Brigadier Christopher Pike, DSO, OBE, Gurkha Rifleman has died on July 15, 2019, aged 85. He was born on November 10, 1933. A Good-humoured yet ruthless and single-minded Gurkha Rifleman who saw action in Borneo, Hong Kong and Cyprus.
Outwardly good-humoured and smiling, Chris Pike had an underlying ruthlessness, but also a single-minded calm in crisis. When faced by a howling mob of Chinese workers at the Man Kam To checkpoint, linking the New Territories of Hong Kong with China, during the 1967 Cultural Revolution, he leant against the bridge, casually smoking a cigarette and discussing The Thoughts of Chairman Mao.
Earlier that year he had commanded one of the two leading companies of the Gurkha Rifles who drove invading Chinese militants out of the border village of Sha Tau Kok, where they had killed several policemen and besieged the government office. The sight of the Gurkhas drawing their kukris had been enough to send the Red Guards scrambling over each other in their haste to get back across the border.
Pike had already won the DSO for a clinically executed operation in north Borneo. Scarcely had the new Federation of Malaysia found its feet after its formation in 1957 than President Sukarno of Indonesia began military incursions along the 800-mile border. A divisional-size force of British, Gurkha, Australian and New Zealand troops was assembled to protect the frontier. During his third operational tour of duty in the region Pike found an empty, but well maintained Indonesian base camp, clearly intended for future use, on the bank of the Koemba river, and made a comprehensive plan to ambush the approaches. After several hours’ wait in silence, a landing craft loaded with troops was seen approaching the campsite, accompanied by two small river boats. Pike gave the order to fire as the landing craft neared the shore, causing it to beach with heavy casualties. The two river boats were sunk with their crews. This provoked a barrage of retaliatory mortar fire from beyond the opposite bank, forcing Pike to pull one of his platoons back and hold ready for further action. Thirty-seven Indonesian troops were killed in this engagement.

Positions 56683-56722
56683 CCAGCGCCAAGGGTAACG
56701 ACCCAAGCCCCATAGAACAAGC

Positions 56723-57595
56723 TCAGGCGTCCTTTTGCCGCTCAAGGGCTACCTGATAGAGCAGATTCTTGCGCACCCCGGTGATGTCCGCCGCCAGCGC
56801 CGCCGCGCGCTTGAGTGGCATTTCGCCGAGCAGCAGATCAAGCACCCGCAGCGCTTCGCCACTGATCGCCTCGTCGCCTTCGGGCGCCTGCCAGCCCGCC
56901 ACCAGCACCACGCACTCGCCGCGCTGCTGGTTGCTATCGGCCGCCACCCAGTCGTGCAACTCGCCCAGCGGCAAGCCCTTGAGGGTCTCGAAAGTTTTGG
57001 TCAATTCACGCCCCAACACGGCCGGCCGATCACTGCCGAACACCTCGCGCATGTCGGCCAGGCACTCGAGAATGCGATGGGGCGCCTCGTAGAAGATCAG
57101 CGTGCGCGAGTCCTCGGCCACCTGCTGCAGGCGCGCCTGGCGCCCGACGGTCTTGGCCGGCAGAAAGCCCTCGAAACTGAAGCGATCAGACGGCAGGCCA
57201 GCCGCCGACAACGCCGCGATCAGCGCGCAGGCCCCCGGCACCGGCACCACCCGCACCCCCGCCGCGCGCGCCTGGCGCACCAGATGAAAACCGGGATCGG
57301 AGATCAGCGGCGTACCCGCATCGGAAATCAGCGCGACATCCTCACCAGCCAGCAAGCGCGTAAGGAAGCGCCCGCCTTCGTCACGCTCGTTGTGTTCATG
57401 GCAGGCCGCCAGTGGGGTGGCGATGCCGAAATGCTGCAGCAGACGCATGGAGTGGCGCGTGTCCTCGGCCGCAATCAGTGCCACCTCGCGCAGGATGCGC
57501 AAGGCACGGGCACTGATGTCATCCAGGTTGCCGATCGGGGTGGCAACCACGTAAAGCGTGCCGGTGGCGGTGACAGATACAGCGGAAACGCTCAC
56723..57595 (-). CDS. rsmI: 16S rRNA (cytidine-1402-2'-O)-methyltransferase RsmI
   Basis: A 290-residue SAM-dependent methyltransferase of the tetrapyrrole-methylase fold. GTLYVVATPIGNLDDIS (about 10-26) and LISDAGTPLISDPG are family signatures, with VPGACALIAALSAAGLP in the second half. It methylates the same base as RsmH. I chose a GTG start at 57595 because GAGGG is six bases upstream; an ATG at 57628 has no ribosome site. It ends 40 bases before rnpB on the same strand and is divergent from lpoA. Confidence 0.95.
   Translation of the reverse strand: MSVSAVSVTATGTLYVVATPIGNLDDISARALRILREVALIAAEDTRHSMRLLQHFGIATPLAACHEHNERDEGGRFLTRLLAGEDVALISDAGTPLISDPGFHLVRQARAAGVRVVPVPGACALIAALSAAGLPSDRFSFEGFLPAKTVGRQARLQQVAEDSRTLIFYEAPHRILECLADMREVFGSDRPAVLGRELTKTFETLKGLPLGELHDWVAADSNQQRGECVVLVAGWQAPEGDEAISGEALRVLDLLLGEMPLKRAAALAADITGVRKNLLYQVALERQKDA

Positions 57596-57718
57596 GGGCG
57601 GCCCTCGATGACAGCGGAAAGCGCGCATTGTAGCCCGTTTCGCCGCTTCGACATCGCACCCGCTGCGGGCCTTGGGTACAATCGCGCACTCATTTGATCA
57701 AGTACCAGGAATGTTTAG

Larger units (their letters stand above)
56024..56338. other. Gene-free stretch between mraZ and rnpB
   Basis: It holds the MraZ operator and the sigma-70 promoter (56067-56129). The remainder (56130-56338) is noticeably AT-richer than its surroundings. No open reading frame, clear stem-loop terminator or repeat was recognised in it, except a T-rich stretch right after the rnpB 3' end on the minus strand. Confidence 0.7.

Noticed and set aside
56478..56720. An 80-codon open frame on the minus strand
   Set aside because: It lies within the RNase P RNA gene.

Anticipating an Indonesian follow-up, Pike set another ambush down his withdrawal track. After a tense wait of two hours the follow-up force entered the ambush and a further nine Indonesian soldiers were killed.
Pike was decorated for his leadership and professionalism, and by 1974 he was commanding 10th Gurkha Rifles in England as part of the UK Strategic Reserve. The Turkish armed intervention in Cyprus, after a Greek-Cypriot coup against the elected government that threatened the safety of the Turkish-Cypriot population, led to a call for reinforcement of the single British garrison battalion on the island. Pike’s unit was selected. The Turkish advance was rapid, but was halted when it reached the Gurkha outposts. Pike was appointed OBE for command of his battalion during the seven months after the Turkish intervention.
Christopher James Pike was born in Cape Province, South Africa, the son of William Pike, a sheep farmer and veteran of the North African campaign of 1941-42. He was educated at Hilton College, Natal, and RMA Sandhurst, from where he was commissioned in 1954. He married Prue McDermid, who he had met playing tennis in Hong Kong, in 1967. They had two sons — James, a charities fund manager, and Tom, who followed his father into the Gurkha Rifles and now works for KPMG — and a daughter, Tamzin, a graphic artist. All survive him.
On his advancement to Brigadier, Pike commanded the British Gurkha recruiting and pensioner support structure in Nepal and later became Brigadier of the Brigade of Gurkhas in Hong Kong. He left the army in 1988 and for nine years was the director of administration for a group of solicitors in Norwich, retiring in 1997 to devote his time to his family, gardening, golf, fishing, ornithology and sailing.
An incident showing Pike’s unusual character occurred as the situation in Cyprus settled down in late 1974. He invited the regimental signals officer to join him for a game of squash in the barracks. During a spirited match, the signals officer accidentally struck Pike in the face with his racket, knocking out a front tooth. After being patched up at the medical centre, Pike turned to his subordinate to remark: “I asked you to play as I have you in mind to be the next Adjutant. I haven’t changed my mind.”